How Can I Get Better Results in My Job Search to Get My Environmental Science Career Started? was originally published on The Campus Career Coach.
“I graduated with a Bachelor’s of Science in Environmental Science and have been unable to find any way to get my foot in the door within the industry as a field technician (the traditional entry level position in the industry). I have internship experience in data collection, database management, and dealing with invasive species; I have rewritten my resume perhaps 70 times; and have been trying for over two years now to find work with less than four interviews to my name. It has come to the point where I am almost willing to simply accumulate even MORE student debt and re-enrolling just to try to apply for more internships. What should someone in my position do?”
Even though today’s job market is better than it has been in years, it is never easy to find the right job, especially with limited industry experience. I have no doubt that you’ve done lots of work to find an entry-level environmental science position. And, while it can be frustrating when you are struggling to get better results, I encourage you to keep moving forward towards your goal of getting your career started.
However, as the old adage goes, “where there is a will, there is a way.” Don’t continue to beat your head against wall utilizing the same job search methods you’ve been using the last two years. That is the definition of insanity doing things over the same way and expecting different results.
You’ll want to evaluate your current plan and rework it to include some strategies detailed in the post that follows. If you build a better plan and fuel the plan with consistent daily effort, then you’ll eventually reach your goal. The only reason you won’t reach the goal is if you give up.
Detailed below are some specific suggestions you can implement in your plan to land an entry-level environmental science job and get your career started.
How Many Jobs Do You Need?
You only need one job, right? Just one job that is all you need. During your job search, you’ll experience emotional both ups and downs. Learn to appreciate both and continue to stay focused on the goal of obtaining one job offer. Fuel your search with consistent effort each day. If you don’t give up on the goal, you’ll get there.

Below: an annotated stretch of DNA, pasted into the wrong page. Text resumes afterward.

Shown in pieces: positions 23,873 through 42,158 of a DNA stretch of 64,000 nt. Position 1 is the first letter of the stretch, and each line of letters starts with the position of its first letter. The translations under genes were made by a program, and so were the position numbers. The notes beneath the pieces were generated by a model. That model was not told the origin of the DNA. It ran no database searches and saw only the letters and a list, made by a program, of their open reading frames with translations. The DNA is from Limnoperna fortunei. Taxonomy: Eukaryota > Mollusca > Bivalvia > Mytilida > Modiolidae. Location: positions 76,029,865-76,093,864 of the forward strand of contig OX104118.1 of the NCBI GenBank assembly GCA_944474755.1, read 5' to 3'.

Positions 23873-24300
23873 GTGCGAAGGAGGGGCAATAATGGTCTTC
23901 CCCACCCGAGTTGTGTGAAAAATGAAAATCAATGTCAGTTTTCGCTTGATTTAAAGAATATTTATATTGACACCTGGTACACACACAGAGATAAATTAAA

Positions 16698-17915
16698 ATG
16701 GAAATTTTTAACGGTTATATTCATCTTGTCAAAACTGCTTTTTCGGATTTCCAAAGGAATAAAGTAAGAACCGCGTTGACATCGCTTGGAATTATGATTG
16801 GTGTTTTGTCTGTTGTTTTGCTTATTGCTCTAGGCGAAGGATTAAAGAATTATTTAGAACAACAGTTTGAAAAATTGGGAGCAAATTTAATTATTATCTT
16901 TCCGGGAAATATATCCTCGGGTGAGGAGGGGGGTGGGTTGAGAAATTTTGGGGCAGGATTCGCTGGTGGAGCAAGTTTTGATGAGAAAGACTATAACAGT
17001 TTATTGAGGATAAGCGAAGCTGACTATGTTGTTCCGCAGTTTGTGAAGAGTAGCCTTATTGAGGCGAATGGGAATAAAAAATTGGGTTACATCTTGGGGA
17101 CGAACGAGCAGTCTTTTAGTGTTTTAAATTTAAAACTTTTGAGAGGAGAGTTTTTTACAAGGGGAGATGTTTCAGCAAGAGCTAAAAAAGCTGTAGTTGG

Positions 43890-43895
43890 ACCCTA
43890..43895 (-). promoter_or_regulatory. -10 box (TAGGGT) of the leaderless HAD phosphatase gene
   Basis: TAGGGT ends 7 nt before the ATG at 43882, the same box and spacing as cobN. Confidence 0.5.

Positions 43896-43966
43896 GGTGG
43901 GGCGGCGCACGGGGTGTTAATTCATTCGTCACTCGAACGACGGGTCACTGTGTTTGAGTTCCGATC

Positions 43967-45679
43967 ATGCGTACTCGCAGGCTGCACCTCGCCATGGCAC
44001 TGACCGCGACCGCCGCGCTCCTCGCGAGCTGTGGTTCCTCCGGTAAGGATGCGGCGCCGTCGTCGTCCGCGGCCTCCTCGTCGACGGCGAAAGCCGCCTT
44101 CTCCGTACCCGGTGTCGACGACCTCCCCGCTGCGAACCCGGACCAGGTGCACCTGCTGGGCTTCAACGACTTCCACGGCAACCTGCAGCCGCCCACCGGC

Treat Your Job Search Like a Job
One common mistake recent graduates make in their search relates to the amount of time and effort they invest into their job search efforts. Most invest very little time into the search and assume that the successful outcome will come easily, even in spite of the competitive nature of the job market. Here is statistic that might catch your attention: 1.9 million bachelor’s degrees were awarded during the 2017 – 2018 academic year.
These statistics aren’t meant to scare, rather to motivate you to fuel your search with a great deal of effort. Treat the search like a full-time job. Invest 40+ hours a week into your campaign to land the right job. Most recent college graduates I meet with recognize that they haven’t been working as hard as they need to be to land the job if they are being completely honest with themselves. I’ve found that many get better results in the search simply by investing more time.
Your Job Search is a Sales and Marketing Campaign
Think of your job search as your own personal sales and marketing campaign. You are the product so you need to know all of the features, values, and benefits you can offer to a prospective employer. Personally, I don’t like the term, job search, as it sounds like you are lifting up rocks to “find” something. Mentally reposition the search while thinking of it as a campaign. You are connecting with people, especially prospective employers and decision makers to highlight your value proposition (what you can do for them) detailing how you can solve their problems. Also, you will sell to the buyer – in this case, the hiring manager. This is the person who has the power to hire you. Focus your efforts primarily on the hiring manager.
Follow Up on Applications and Use Double-Hit Strategy
After applying online, most go into hope and pray mode as they hope and pray an employer calls them in for an interview. Be proactive with employers by following up on all your applications. If you are not being referred to an employer, the employer MUST receive, read, and value your application / resume before they will call you in for an interview. If something fails along the way, then you won’t get the interview you desire. Following up on your application can help you confirm that the company received your resume and find out any next steps or other valuable information.